Reports On Wuhan Outbreak Detail City Gripped By Rumor And Censorship

Five months since the last local symptomatic coronavirus transmission in Wuhan, new reports have shed light on the city during the early days of the pandemic. In a new series, The Financial Times asks: “could the world have been spared?” The first article of the series detailed the tick-tock of events at Wuhan Central Hospital in late December and early January, which detailed the toll of early coverups on the people of Wuhan

Another person who advises the State Council on public health matters said the problem ran deeper than the fog-of-war conditions on the ground in Wuhan. “The Chinese government, especially at local levels, lacks the ability to effectively communicate with the public in crisis situations,” he told the FT, also on condition of anonymity. “The main job of publicity departments is to keep the Communist party in power, not to promote transparency. The pandemic exposed the system’s weaknesses.”

The confusion among doctors at Wuhan Central about what information they were supposed to report to which authorities grew steadily over the first two weeks of January. They were variously advised by municipal and provincial health officials to “exercise caution” and “be cautious” before reporting any new cases, according to Dr Yin’s report. 

[…] Within days, however, the patients falling through the cracks in the reporting system were the least of Wuhan Central’s problems. The hospital’s own staff were beginning to fall sick, with at least 56 hospitalised by January 24. An outbreak among hospital staff is a tragic but tell-tale sign that a disease is transmissible between humans.[Source]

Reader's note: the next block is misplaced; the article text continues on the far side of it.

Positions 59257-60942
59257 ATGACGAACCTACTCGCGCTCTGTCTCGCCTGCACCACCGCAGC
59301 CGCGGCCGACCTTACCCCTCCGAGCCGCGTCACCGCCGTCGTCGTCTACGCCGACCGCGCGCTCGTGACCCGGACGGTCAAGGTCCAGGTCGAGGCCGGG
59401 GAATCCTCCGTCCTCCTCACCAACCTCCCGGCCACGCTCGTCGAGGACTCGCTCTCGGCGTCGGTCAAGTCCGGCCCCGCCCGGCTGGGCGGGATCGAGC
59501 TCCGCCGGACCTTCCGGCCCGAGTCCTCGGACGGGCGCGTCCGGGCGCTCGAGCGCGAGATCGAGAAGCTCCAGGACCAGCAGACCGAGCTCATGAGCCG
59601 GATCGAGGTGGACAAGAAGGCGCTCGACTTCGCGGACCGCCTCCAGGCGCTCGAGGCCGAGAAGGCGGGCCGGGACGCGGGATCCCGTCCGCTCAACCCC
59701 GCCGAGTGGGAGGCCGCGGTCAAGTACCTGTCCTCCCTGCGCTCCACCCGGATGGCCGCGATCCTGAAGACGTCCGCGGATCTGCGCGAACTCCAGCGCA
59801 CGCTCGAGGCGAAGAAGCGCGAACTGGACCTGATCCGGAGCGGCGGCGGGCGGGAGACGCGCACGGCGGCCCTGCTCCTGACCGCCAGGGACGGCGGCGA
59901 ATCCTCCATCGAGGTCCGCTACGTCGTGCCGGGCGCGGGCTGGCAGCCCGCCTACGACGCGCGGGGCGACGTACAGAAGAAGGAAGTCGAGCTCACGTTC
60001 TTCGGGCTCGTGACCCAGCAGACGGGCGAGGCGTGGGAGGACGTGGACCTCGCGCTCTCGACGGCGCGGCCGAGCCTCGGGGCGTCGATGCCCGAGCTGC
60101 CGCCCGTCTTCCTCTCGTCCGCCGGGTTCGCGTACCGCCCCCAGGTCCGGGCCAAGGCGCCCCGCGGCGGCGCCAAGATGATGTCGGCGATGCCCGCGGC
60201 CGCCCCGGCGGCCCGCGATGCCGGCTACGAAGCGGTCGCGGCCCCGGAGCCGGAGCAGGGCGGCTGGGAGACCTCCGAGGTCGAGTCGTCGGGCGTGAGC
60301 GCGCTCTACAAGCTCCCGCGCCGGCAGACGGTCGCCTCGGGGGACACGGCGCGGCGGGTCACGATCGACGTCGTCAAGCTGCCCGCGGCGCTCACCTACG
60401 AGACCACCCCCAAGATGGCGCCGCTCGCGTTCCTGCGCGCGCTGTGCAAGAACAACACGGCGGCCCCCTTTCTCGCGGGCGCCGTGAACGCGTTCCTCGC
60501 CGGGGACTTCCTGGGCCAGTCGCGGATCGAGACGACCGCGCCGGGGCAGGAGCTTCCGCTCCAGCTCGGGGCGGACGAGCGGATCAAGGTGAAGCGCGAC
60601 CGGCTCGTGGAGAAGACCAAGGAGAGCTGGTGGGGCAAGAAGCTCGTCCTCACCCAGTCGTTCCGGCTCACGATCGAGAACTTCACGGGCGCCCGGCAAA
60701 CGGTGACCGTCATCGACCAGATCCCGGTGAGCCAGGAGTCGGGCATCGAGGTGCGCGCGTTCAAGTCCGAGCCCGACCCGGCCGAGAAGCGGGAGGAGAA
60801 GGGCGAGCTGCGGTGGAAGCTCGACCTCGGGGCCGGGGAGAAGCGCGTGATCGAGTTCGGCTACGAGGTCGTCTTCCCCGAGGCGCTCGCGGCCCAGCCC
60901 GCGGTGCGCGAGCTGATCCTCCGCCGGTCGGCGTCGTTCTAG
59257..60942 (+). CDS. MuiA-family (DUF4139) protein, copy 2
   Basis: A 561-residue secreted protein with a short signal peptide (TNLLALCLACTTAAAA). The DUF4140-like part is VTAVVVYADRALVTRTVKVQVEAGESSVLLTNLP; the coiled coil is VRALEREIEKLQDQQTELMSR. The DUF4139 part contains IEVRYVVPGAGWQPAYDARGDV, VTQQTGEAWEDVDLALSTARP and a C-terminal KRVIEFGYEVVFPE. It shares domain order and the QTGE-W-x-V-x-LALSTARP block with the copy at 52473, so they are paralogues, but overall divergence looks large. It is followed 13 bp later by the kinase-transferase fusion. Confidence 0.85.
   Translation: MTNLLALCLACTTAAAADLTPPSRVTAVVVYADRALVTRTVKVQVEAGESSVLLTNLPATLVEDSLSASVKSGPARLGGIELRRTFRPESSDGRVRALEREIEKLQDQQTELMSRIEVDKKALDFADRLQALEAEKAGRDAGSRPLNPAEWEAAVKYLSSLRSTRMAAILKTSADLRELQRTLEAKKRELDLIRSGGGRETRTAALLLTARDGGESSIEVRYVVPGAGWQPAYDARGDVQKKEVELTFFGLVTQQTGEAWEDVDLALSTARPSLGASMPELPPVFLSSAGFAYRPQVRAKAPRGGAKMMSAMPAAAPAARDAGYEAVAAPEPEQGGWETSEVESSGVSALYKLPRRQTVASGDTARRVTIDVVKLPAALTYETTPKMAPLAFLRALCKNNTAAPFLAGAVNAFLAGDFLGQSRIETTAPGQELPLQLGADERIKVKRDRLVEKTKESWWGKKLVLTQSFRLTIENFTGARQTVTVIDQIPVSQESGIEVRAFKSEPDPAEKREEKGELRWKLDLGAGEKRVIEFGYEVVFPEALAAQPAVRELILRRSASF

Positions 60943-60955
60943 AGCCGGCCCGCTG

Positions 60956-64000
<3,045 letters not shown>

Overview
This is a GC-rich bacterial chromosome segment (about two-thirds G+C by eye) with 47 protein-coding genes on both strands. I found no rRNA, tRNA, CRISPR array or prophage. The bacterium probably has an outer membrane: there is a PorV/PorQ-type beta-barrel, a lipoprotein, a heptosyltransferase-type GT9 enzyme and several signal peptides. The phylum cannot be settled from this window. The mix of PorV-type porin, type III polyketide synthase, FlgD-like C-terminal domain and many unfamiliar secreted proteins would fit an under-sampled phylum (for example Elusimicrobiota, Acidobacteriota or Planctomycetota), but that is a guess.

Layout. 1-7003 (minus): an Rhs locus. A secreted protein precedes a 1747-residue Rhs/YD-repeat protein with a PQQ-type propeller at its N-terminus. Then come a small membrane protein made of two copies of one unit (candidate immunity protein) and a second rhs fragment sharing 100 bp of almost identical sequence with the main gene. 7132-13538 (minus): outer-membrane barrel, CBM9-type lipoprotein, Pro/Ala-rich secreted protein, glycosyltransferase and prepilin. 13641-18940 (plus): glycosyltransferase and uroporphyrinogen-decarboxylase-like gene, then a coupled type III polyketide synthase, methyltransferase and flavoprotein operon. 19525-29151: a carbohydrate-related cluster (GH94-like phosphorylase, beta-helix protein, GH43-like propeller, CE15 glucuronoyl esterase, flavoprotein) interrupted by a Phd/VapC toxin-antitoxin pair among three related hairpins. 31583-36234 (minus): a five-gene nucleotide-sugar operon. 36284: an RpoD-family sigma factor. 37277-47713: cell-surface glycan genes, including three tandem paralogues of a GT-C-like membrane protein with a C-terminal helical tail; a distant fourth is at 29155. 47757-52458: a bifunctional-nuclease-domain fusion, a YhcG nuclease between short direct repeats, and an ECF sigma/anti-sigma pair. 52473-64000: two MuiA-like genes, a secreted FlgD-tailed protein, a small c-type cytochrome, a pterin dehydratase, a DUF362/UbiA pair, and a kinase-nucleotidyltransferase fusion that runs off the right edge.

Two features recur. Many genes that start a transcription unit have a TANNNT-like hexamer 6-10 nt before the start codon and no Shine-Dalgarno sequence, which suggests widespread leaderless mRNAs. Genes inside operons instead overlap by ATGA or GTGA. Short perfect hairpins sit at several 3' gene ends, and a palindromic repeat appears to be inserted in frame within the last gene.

After spending nine days in Wuhan, the New Yorker’s Peter Hessler wrote about how those silenced during the outbreak have stowed away private histories in anticipation of a different future:

The other journalist, a print reporter I’ll call Yin, reminisced about the unusual freedom the press had been granted for a brief period in January. Journalists reported on whistle-blower figures like Li Wenliang, and they exposed some early missteps, like a failure by the Red Cross to distribute critical medical equipment. Such problems were quickly fixed, and Yin felt glad to be of service to society. “I could see what it means to be the fourth estate,” she said. But, in February, as the government started to get control of the pandemic, it also tightened restrictions on the press. “A friend of mine said that it was a very short spring,” Yin said.

After that, Yin reported on a number of issues that couldn’t be published or completed, and she often talked with scientists and officials who didn’t want to say too much. “One person said, ‘Ten years later, if the climate has changed, I’ll tell you my story,’ ” Yin told me. “He knew that he would be judged by history.” She continued, “These people are inside the system, but they also know that they are inside history.”

Yin described an interview with an employee at a research institution who was so upset that he began to weep. He wouldn’t answer her questions, but he said that he had been keeping a detailed diary. She hoped that someday such materials would be released. [Source]

Outlines of Wuhan’s underground histories can be traced through leaked censorship directives. CDT’s Minitrue Diary 2020 series has collected and translated propaganda orders issued by the Party center to state media organizations. The earliest known censorship directive, a January 2 message, reads as follows: 

Regarding the pneumonia of unknown origin that emerged in Wuhan, Hubei, use information released by authoritative departments as the standard, do not write baseless conjecture. If in doubt, direct questions to the National Health Commission to prevent fake news reports from triggering mass panic. [Source]

The following Twitter thread is a detailed diary of the coronavirus crisis through the eyes of Chinese censors:

In an essay published in The New York Review of Books, Ian Johnson noted how censorship sowed panic, while questioning whether greater transparency would have saved lives on a global scale: